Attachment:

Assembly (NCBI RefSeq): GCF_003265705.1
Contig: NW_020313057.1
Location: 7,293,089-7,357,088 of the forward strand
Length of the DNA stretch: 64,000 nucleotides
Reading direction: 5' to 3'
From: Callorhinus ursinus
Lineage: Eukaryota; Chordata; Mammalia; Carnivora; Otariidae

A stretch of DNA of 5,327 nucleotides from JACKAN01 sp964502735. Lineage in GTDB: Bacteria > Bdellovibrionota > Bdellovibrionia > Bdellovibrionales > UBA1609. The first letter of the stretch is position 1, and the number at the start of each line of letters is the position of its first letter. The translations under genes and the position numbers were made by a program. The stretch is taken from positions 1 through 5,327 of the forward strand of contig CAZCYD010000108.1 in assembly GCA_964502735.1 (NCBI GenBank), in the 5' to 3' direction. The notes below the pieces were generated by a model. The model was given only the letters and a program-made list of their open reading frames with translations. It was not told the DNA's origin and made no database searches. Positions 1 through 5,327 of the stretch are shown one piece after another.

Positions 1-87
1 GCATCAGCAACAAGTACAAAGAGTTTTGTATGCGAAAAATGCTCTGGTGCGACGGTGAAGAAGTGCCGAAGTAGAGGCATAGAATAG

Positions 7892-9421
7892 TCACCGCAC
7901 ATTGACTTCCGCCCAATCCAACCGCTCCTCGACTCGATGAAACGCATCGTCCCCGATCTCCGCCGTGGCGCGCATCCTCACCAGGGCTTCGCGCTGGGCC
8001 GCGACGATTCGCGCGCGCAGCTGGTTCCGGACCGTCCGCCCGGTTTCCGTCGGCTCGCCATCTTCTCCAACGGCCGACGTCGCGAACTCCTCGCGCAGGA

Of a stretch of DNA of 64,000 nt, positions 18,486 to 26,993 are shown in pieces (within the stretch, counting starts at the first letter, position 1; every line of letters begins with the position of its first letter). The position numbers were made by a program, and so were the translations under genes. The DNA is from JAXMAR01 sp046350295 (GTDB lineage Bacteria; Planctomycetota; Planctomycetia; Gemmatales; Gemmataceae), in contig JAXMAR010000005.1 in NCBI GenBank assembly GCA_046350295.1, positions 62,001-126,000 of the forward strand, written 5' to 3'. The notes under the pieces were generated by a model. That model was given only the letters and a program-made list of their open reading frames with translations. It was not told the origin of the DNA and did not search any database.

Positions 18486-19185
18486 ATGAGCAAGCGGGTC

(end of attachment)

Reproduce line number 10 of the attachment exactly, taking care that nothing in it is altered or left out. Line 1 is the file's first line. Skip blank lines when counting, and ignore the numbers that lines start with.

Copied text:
1 GCATCAGCAACAAGTACAAAGAGTTTTGTATGCGAAAAATGCTCTGGTGCGACGGTGAAGAAGTGCCGAAGTAGAGGCATAGAATAG